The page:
The Hat

28 Dec

by Mani G. Iyer

It was a beautiful, bright day
the sun had come out to play
with my crippled eyes,
tricking me into a panoply
of blur, intense and void, perhaps.
I am focusing hard, on something
black atop a contrasting white face,
worn by you sitting across me, amid
voices, Amharic and French.
 
Was it a hat? The sort
you only read or saw in history books?
When I boldly ventured the form
to be a tall, stylish hat
you jumped up and down excitedly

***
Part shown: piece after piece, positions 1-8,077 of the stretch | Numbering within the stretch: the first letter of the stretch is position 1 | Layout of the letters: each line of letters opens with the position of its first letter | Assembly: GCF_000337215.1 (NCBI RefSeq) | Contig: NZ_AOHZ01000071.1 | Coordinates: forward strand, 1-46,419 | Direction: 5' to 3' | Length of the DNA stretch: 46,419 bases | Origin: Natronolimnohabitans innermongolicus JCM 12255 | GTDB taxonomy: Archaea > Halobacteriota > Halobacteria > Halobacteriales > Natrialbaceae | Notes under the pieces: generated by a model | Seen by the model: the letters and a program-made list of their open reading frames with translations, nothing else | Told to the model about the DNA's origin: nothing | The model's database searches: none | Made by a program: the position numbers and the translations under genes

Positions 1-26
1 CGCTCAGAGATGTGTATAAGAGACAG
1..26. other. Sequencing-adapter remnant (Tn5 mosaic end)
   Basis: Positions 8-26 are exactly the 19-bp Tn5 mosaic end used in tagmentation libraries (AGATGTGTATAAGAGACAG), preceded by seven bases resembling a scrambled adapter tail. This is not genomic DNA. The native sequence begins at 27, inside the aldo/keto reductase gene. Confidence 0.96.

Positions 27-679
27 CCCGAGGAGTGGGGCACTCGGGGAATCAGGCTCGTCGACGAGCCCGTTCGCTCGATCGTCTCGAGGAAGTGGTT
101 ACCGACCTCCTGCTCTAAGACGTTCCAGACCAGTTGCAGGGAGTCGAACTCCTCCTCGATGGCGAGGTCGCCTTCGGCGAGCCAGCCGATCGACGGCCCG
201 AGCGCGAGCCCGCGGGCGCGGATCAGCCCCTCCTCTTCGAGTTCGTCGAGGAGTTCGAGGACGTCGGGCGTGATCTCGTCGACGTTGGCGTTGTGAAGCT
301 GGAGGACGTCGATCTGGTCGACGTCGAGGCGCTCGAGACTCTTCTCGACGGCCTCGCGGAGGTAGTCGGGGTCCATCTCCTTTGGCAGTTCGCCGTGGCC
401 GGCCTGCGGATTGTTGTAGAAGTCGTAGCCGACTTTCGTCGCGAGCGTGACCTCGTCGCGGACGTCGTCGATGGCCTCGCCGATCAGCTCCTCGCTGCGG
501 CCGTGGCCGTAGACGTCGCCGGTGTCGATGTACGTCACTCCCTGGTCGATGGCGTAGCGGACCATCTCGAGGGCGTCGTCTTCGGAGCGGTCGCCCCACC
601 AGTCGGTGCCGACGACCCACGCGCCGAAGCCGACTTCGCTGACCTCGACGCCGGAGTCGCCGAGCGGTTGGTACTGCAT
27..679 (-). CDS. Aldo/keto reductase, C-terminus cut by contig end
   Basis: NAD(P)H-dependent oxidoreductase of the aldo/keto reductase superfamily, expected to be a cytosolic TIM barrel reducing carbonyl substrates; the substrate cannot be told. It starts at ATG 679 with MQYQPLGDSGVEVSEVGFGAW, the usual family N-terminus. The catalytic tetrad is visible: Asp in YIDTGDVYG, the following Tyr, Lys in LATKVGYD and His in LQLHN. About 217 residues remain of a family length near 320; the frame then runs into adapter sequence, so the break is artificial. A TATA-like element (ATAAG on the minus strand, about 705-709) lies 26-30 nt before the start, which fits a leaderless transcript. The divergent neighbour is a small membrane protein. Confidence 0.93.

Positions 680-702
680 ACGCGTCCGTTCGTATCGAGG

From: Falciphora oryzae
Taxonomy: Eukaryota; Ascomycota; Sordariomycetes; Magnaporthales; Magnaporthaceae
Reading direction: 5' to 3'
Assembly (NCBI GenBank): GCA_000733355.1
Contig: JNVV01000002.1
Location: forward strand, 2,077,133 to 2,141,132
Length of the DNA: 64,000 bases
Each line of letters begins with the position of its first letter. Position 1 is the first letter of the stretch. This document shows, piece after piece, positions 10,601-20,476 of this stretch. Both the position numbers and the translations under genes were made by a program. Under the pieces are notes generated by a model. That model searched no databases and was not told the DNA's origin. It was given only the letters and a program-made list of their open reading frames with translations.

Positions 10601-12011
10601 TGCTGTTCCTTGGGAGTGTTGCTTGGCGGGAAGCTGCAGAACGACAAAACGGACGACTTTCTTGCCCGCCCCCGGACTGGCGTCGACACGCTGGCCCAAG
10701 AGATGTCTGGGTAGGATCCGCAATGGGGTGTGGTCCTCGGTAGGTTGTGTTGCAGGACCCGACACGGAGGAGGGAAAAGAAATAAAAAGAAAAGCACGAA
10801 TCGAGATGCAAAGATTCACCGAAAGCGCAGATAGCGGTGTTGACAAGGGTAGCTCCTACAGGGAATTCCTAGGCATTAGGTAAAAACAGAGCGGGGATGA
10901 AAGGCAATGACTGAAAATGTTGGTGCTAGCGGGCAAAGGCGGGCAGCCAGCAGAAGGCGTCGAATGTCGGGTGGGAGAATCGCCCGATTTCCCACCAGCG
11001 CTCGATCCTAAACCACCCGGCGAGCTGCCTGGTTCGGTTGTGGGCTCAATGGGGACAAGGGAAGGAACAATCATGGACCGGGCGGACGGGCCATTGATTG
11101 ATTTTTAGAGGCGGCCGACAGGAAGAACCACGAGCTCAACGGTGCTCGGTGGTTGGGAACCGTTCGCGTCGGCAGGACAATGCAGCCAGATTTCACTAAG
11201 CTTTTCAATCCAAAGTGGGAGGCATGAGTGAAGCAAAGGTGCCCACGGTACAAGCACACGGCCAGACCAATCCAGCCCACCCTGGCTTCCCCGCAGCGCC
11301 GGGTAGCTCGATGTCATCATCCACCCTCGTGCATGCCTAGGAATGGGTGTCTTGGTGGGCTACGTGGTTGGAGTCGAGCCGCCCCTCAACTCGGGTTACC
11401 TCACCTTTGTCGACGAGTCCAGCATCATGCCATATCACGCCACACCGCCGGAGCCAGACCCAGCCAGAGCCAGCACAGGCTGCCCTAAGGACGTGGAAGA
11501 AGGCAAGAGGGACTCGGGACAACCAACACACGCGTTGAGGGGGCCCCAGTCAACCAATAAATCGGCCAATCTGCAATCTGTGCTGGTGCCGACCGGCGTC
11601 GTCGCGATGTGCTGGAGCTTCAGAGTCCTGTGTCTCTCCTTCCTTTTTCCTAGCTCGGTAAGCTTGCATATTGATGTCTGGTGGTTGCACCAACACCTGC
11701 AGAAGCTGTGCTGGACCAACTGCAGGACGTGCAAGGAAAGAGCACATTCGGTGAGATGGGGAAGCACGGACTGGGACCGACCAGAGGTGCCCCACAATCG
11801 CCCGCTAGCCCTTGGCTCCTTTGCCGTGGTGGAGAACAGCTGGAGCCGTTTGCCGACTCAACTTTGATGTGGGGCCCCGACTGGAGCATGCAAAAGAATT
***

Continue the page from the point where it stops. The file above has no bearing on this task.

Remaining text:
announcing the world around us,
‘He can see my hat!’
‘He can see my hat!’
This is how we met, and before long,
we floated on a cloud
to Quebec, the exotic places you visited,
your nearly hairless head, upon which
you guided my fingers to let me feel.
 
A year later, when you were waiting out
your life, I so badly wanted to see you
for the opportunity of confiding in you,
that on sunless days,
I can see a lot more.
 

(This poem is dedicated to the memory of Thérése.)

Mani G. Iyer was born and raised in Bombay, India and has lived in the United States since 1985.  He is deaf-blind due to Usher Syndrome.  He became deaf by the age of 4, night-blind by the age of 12, and now has very little usable vision.

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